Psalm 36:5 “Your love, O LORD, reaches to the heavens, your faithfulness to the skies” (NIV).



Cabin Time


If you were real life royalty, what would you want your life to be like?


What kind of expectations do you think royalty members have on themselves?  What do you think their royal heads expect of them?


1 Peter 2:9 says, “But you are a chosen people, a royal priesthood, a holy nation, a people belonging to God, that you may declare the praises of him who called you out of darkness into his wonderful light.”


If you have placed your life in Jesus’ hands, this verse is speaking to you.  You are God’s chosen!  How can you change your actions to reflect this royal membership?




Going Deeper


Today’s lesson is simply a story.  Sit back, have someone read it, and take it in.  There will be a few questions at the end.

Once upon a time, in a land far, far away, there lived a King who ruled over the land.  His reign stretched far and wide, as far as the eye could see, even over mountains and through valleys.  There were many villages in these different parts of the land, and the King reigned over them all.

The King loved his people.  He longed for the people of the villages to love and know and respect him, and in return for their love the King would adopt that person into His own family.  The new son or daughter would be given new papers, documentation, and even a new name.  He or she would be given full access to the King’s palace and all that it had to offer–golden goblets, royal robes, even servants to help!  The new son or daughter could even take these treasures back to the land he came from.

Out in the land, there was a girl living in Poverty and another girl in Poorville.  News had spread about the king–that he was good, and that His only blood-son had made sacrifices—even his own life!—and every girl longed to be called a daughter of the King.  The girl in Poverty decided she wanted to be adopted–as did the girl in Poorville–and without knowing each other they each signed up for a new life.  Adoption papers arrived at the two locations immediately!

“This child is a daughter of the King.  She has access to all of his treasures, his palace, and his love.  No man or spirit has authority over her except the King.  The King guarantees protection over this child.  He also asks that she start to learn his laws so that she may learn how to live as a King’s daughter.  All rights reserved.”

Treasures!  Palace!  Love!

The girl in Poverty grabbed her papers and took off for the palace, leaving everything behind.  Meanwhile, the peasant girl in Poorville happily stowed her papers in her coat pocket, and returned to tilling the land.  She smiled to herself, wondering if the King would send treasures in the same way he sent the adoption papers.  She hoped he would send rain and seed.

Several months later, the girl in Poorville sat frustrated on the dry ground.  Why hadn’t anything grown?  Where was the harvest?  She was hungry and tired.  Her feet and hands had cracked, and had even started to bleed.  The girl fumbled through her pockets, hoping for a long-forgotten piece of bread, but instead she found a long-forgotten piece of paper, “This child is a daughter of the King…” it read.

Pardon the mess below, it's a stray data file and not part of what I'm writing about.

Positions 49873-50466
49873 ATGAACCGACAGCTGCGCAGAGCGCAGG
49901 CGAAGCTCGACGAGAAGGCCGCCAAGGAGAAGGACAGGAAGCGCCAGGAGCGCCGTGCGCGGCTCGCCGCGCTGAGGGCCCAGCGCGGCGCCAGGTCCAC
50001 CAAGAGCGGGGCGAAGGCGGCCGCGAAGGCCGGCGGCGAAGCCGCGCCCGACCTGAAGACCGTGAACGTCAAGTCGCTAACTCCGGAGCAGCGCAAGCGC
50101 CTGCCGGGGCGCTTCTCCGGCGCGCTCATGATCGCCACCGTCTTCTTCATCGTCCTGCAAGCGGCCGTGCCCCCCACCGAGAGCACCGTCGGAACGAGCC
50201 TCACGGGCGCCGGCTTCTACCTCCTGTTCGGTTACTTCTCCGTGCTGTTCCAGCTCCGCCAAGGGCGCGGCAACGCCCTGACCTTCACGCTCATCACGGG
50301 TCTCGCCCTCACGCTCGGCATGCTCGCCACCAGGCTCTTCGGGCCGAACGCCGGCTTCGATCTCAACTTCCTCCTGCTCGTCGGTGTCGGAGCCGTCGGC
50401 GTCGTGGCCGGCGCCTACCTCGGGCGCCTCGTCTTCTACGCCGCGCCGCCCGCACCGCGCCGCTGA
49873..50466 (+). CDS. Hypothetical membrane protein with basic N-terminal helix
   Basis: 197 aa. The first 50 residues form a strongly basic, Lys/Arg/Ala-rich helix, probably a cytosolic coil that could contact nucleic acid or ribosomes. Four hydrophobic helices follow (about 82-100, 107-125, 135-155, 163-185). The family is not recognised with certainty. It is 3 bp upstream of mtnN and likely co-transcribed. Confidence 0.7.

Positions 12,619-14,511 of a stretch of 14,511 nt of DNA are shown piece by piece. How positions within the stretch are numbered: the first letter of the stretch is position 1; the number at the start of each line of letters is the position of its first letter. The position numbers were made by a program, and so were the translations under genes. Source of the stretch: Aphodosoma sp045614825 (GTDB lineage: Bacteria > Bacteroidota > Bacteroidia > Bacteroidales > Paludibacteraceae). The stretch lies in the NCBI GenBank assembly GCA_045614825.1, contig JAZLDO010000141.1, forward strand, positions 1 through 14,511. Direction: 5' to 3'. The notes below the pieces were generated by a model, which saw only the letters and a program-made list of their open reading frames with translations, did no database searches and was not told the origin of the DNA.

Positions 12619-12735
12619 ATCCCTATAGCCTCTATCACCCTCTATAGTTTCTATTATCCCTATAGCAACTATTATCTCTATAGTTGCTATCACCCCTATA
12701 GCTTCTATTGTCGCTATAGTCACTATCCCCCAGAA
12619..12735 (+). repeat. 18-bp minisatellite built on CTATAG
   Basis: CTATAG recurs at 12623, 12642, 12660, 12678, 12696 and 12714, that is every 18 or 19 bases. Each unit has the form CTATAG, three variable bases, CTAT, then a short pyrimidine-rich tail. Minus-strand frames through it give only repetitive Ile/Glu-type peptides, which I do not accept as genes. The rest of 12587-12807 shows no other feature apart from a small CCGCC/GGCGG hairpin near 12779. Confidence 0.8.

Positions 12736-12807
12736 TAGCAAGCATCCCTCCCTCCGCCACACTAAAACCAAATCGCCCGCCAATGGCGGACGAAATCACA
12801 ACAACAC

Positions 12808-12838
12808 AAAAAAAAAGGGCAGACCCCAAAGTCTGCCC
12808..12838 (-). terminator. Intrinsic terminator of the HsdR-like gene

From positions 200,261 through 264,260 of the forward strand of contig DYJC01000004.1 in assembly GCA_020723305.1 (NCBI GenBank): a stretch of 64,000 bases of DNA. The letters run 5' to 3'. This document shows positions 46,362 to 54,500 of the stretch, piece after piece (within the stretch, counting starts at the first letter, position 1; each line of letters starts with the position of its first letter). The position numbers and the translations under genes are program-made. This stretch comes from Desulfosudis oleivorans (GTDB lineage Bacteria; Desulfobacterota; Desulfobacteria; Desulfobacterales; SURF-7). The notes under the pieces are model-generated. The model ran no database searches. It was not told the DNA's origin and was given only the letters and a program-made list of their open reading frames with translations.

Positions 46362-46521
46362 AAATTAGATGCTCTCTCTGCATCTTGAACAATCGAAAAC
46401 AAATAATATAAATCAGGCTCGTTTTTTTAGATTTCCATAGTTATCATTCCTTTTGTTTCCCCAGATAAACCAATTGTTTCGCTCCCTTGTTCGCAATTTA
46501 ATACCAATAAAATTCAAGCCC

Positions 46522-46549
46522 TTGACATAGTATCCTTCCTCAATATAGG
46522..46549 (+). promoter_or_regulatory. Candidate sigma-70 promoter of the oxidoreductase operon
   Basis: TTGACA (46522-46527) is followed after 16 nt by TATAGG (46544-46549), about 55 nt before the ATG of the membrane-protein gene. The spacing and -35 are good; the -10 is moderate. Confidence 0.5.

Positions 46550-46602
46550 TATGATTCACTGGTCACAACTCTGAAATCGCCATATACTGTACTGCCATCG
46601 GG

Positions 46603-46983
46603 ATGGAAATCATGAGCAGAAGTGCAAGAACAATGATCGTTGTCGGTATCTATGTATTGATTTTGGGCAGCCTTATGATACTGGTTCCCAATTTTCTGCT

The girl sighed.  What difference did it make?  She was still living in Poorville, and she was still hungry and tired.  Nothing seemed different.  Different name?  Yes.  But what did that matter when she did not have food or water, or others to look out for her?  She had nothing and no one.  She was lonely and broke.  Even with her new name and royal papers, she felt hopeless.

Out of answers, the girl wandered into the village square and through to the next town over, called Poverty.  She had not visited there in many months.  She had been so busy tilling her own land that she did not have time to notice that Poverty had suddenly flourished—it was green!  And lush!  She quickly started asking questions.

“How did this happen?  Whose land is it?  Did it rain here?  And where did you get the seed?”  The first peasant girl, having recently returned from the King’s palace, came up and said, “It is my land, the King gave it to me.  He also gave me seed and water.  I am his daughter.”

The girl from Poorville stood there, confused and angry.  “I am a daughter of the King, but he did not give me any land.  How was I supposed to know he was giving out land?  And seed!  And water!” She shouted angrily.

The first girl replied calmly, “He said to come to Him, so I went.”

The girl from Poorville scanned her papers.  “Where does it say that?  I do not see that.  He never said that.  Why did he keep that from me?”

The first girl pointed to the papers.  “…start to learn His laws…”

“But I do not know his laws!  His laws are in his palace, how am I supposed to learn them from here?”

“Exactly,” replied the first girl.  “He wants you to go to Him first.  Everything you need is there.  You can walk right into the palace!”

“But I am just a peasant girl.”

“No, you are a daughter of the King!” (John 1:12)

“But I am worthless.”

“No, you are chosen!” (John 15:16)

“But I cannot plant a garden like this.”

“You can do all things he asks you to do” (Phil 4:13)

“But how do I know what to do?”

“Seek him first” (Matthew 6:33)

“Then what?”

“Obey what he says” (1 Samuel 15:22)

“And he will help me?”

“Of course!” (Matthew 6:33)

The girl from Poorville took off running for the palace.  When she arrived, the King was waiting for her with a crown in his hands, her new name engraved in gold and adorned with jewels fit for a princess.

“My daughter, I’ve been waiting for you…”


Which girl can you relate to?


Read and reflect on 1 Peter 2:9-12.  What changes can you make in your life today?